• Bible •
June 21, 2006
The link between the availability of vernacular translations of the Bible and the growth of the church is made clear by Harriet Hill in the current issue of the International Bulletin of Missionary Research. As Ms. Hill, a veteran Bible translator, explains, churches without access to the Scripture in their mother tongue tend to die or decline (as in Alexandria) while churches with vernacular translations tend to survive, even when persecuted (such as in Madagascar and China).
June 6, 2006
Well, the inevitable hand-wringing over today’s numerical date is in full swing. In some cities, mothers are demanding that their Caesarian procedures be postponed a day. Other worried citizens are planning to spend the day either hidden away or on a state of high alert, whatever that means. Meanwhile, the movie The Omen (remake of the 1976 film) is set to be released today, taking advantage of the 6-6-6 date for full marketing effect.
May 30, 2006
I had the privilege of addressing the New Attitude 2006 conference in Louisville Monday, leading a session on a Christian understanding of sexuality in light of contemporary challenges. It was a tremendous experience — just seeing all those highly committed Christian young adults was inspiring.
May 5, 2006
The Conservative movement within American Judaism is debating the issue of homosexuality, centered in the questions of the ordination of homosexuals as rabbis and the blessing of same-sex union. As with Christian denominations, the inescapable issue is the authority of the Bible. The Old Testament’s clear words of condemnation for all homosexual behavior would seem to be clear enough, but the Virtual Talmud blog offers this explanation:
April 7, 2006
Headlines around the world are announcing the publication of a “long lost” and “suppressed” ancient document, known as The Gospel of Judas. The announcement led to a frenzy of media coverage, ranging from responsible reports to outrageous sensationalism. According to some commentators, the publication of this new document will force a complete reformulation of Christianity and our understanding of both Judas and Jesus. In his commentary today, Dr. Mohler argues that, in fact, nothing of the sort is in view.
March 31, 2006
March 28, 2006
Last week, I was honored to present the Day-Higginbotham Lectures at Southwestern Baptist Theological Seminary and to present plenary addresses to the Evangelical Theological Society/Southwest Region on the sufficiency of Scripture. I will be posting thoughts about these issues in coming weeks. The sufficiency of Scripture and the Reformation principle of sola Scriptura must remain central to any authentically evangelical theological method.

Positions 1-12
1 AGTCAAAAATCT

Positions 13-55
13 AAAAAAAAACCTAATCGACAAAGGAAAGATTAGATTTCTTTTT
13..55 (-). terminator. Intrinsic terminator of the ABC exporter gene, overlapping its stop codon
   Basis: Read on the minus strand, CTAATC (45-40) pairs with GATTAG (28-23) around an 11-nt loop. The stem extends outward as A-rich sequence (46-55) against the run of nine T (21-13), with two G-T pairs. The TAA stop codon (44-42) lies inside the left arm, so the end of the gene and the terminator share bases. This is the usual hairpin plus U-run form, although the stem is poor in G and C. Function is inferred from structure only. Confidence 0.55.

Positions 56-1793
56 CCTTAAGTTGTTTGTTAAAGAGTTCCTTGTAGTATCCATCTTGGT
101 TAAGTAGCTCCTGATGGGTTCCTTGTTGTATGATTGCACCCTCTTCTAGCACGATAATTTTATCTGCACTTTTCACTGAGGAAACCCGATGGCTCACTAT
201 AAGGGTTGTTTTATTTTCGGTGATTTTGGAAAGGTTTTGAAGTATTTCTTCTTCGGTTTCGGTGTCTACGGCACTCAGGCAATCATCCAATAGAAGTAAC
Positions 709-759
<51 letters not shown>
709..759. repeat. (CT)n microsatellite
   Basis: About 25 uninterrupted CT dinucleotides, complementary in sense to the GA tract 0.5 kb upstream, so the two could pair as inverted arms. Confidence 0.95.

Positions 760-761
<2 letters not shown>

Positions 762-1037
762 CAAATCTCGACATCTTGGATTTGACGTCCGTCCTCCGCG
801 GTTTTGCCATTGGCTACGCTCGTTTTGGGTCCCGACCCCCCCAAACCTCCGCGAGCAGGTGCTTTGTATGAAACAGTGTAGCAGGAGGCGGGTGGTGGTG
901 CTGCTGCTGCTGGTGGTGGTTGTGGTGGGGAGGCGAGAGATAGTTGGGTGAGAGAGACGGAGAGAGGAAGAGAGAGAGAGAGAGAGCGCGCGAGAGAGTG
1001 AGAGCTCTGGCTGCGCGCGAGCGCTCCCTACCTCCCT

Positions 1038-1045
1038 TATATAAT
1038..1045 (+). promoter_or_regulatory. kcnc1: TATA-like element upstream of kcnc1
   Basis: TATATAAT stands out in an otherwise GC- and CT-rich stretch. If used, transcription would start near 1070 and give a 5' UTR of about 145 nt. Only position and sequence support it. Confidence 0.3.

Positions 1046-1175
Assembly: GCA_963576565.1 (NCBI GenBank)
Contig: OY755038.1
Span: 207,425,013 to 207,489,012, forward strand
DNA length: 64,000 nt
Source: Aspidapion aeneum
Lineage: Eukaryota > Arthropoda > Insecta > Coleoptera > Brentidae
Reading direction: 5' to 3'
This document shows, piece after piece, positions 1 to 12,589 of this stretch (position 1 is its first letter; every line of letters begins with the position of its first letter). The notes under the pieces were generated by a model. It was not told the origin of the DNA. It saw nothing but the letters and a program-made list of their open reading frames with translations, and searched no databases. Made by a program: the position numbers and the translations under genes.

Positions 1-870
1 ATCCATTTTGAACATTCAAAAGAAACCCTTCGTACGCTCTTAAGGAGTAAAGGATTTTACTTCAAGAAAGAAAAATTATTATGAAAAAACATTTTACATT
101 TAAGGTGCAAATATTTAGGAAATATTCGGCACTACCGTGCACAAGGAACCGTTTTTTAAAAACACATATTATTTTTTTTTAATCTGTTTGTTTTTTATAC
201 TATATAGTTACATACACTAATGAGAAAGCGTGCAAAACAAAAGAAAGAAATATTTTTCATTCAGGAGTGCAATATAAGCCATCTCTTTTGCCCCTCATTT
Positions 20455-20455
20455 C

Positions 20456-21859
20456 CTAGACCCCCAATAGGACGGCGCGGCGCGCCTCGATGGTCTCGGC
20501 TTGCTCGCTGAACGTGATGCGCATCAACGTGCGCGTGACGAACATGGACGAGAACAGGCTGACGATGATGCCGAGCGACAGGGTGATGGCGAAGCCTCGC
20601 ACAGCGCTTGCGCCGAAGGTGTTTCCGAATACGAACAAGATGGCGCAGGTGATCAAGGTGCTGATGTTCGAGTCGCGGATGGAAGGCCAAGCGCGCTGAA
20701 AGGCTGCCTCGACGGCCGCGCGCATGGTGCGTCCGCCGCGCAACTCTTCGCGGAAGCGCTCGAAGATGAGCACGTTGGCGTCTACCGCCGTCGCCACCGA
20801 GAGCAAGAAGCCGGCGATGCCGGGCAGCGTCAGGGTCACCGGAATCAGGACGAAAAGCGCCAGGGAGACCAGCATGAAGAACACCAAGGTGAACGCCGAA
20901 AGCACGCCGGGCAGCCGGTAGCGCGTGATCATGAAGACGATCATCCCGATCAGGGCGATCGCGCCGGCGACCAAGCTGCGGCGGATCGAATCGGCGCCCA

March 27, 2006
The doctrine of creation does not stand alone. The universe has not been set adrift in time without purpose or divine direction. The Christian affirmation of God requires an affirmation of His continuing sovereign Lordship over the created order. This affirmation sets the Christian worldview apart from alternative worldviews which recognize no continuing divine direction. Today, Dr. Mohler considers the Christian doctrine of Providence.
March 25, 2006
March 24, 2006
March 24, 2006
“In the beginning,” Scripture says, “God created the heavens and the earth.” That first biblical affirmation points to the priority of the doctrine of creation within the system of Christian doctrine. Nevertheless, even the doctrine of creation presupposes a biblical notion of God and the authority of his revelation in Scripture. The Christian believer does not acknowledge the creation and then infer a Creator. Indeed, it is not God who must be explained by the creation, but creation which must be explained by the Creator. Today, Dr. Albert Mohler explores the doctrine of creation, and its crucial relationship to the Christian worldview.
March 22, 2006
The most contentious debates among Christians are arguments over biblical authority. While Christians who accept the full authority of Scripture–even the inerrancy and infallibility of the biblical text–may debate issues ranging from baptism and church government to eschatology and spiritual gifts, the issues of greatest debate in our time fall along the fault line of biblical authority. Today, Dr. Mohler considers another issue that goes right to this question of Scripture’s authority–human sexuality.